January 3, 2000
The Year Ahead
Looking towards the 2nd Session of the 106th Congress
Looking toward next year, I am not convinced that we will see a major change in the direction of our country. In fact, I am convinced we will see a budget passed again this year that spends more money than ever, that continues to increase the national debt, and that will allow only minimal tax relief, if tax relief is included at all.
Still, I believe there are many important areas on which our work must continue to be focused. Much of our work now is educational, aimed at continuing to shed light where our government has gotten off the course intended by our founding fathers, and convincing our fellow citizens of the need to consider these issues anew. This is necessary to restore our Republic to its former greatness.
One thing on which I will certainly not relent is the issue of tax reduction. In the current climate, with government revenue growing, taking a higher percentage of our people's earnings than at any time in our history, and with the President claiming "surpluses as far as the eye can see," we must press forward and show both the moral imperative, and the plain economic sense, of returning to the American people the hard-earned fruits of their labor.
As I said, I am not expecting we will pass major tax cuts this year, but I certainly intend to fight to see that we do. And, as I have always held that any small tax reduction is better than no reduction at all, I will continue to support any legislation that cuts taxes.
This coming year I will also continue to focus considerable attention on issues of personal privacy. Right now, my staff is studying ways to draft a privacy amendment to our constitution. Generally, I am not a big fan of constitutional amendments, especially since the federal government now ignores so much of the existing constitution.
Still, with the federal judges and liberals working to define privacy in a way that our founding fathers would have never intended, and with leftists using so-called privacy legislation to further expand the ever-growing weed that is our federal government, I am convinced the time has come for us to outline, in a clear, concise and constitutional manner, the true definition of privacy rights as our founding fathers would have understood them.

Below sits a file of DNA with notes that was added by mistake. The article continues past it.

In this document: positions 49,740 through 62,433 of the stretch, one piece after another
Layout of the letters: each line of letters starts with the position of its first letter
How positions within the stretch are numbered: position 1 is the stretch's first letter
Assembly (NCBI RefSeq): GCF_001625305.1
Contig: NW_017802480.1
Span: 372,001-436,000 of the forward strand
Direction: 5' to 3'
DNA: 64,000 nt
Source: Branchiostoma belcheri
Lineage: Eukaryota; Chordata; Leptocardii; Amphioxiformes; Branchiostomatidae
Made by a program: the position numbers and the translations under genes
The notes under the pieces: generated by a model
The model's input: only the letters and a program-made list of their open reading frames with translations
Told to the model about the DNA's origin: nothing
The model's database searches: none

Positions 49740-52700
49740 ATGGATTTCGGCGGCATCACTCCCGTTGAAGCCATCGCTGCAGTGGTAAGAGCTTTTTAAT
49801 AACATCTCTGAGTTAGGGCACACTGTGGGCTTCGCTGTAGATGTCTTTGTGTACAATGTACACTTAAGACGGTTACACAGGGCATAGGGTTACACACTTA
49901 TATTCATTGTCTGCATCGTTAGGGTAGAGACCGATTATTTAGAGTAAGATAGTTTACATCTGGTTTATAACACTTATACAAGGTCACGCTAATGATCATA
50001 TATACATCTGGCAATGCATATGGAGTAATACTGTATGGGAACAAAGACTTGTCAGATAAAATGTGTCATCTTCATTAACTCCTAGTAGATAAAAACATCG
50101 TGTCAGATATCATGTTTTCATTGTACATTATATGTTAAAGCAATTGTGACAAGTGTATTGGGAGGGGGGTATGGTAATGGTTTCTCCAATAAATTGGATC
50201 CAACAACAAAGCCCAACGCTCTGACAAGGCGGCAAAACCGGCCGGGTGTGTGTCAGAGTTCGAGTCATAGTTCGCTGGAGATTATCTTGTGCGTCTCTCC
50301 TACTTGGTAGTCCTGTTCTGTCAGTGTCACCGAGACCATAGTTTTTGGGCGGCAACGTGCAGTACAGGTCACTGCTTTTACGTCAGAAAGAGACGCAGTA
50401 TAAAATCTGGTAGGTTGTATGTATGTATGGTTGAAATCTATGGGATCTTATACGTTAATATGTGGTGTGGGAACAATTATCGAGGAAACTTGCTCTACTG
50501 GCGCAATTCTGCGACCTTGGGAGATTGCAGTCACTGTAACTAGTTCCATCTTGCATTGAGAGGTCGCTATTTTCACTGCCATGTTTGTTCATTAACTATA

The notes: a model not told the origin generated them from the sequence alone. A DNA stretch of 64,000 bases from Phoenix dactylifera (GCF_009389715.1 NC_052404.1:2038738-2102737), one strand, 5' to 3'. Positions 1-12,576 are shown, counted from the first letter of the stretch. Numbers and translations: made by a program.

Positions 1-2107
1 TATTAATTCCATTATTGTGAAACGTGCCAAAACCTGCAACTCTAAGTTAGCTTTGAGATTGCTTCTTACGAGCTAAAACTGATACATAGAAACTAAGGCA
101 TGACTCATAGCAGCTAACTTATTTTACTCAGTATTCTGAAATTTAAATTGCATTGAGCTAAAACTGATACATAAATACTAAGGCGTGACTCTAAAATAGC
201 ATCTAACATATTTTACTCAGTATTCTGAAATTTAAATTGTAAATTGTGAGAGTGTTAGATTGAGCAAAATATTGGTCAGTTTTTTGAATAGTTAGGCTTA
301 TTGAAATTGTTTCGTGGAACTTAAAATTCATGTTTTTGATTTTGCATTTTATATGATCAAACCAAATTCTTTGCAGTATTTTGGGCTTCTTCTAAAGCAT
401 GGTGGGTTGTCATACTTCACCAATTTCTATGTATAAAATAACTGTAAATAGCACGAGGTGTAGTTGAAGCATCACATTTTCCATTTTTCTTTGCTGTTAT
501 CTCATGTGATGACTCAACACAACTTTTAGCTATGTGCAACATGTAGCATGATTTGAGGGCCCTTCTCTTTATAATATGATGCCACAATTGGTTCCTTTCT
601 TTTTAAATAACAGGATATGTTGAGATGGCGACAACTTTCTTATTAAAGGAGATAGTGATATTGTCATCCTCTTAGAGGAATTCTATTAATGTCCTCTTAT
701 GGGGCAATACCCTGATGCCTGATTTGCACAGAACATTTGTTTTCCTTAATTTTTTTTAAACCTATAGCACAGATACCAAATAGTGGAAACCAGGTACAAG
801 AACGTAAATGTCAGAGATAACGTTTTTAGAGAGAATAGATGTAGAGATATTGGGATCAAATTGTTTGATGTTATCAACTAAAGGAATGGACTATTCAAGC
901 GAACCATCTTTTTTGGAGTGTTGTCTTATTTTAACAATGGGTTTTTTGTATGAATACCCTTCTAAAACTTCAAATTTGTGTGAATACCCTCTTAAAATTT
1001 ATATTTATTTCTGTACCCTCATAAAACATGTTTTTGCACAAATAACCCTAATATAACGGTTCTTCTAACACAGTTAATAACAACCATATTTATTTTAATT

Of course, the only way we are going to truly achieve long term success is by strictly limiting the activities of the federal government. Real tax reduction will come only when Americans are prepared to accept significant spending cuts, and that, in turn, depends upon our understanding the limited constitutional role our citizens imposed upon the federal government.
I am convinced that the best way for us to reestablish a limited federal government is by restoring the spirit of our founding fathers. These brave men well understood that concentration and centralization of power leads to tyranny and despotism. For this reason we must do two things. First, we must recall that our nation was founded on the principle that the government that governs closest to home is the government best equipped to deal with social ills. That means powers of state and local governments must once again be given their proper respect. Next, we must make certain to restore the proper separation of powers in Washington. The 535 voting Members of both Houses of Congress must reassert their authority as opposed to that of the nine men and women who sit in black robes, or a Presidency that increasingly displays its arrogance by usurping power. By reestablishing this division of powers, we can once again check intrusive government action. This is the agenda I will continue to advocate in the upcoming session of Congress.
I wish you the very best in the upcoming year.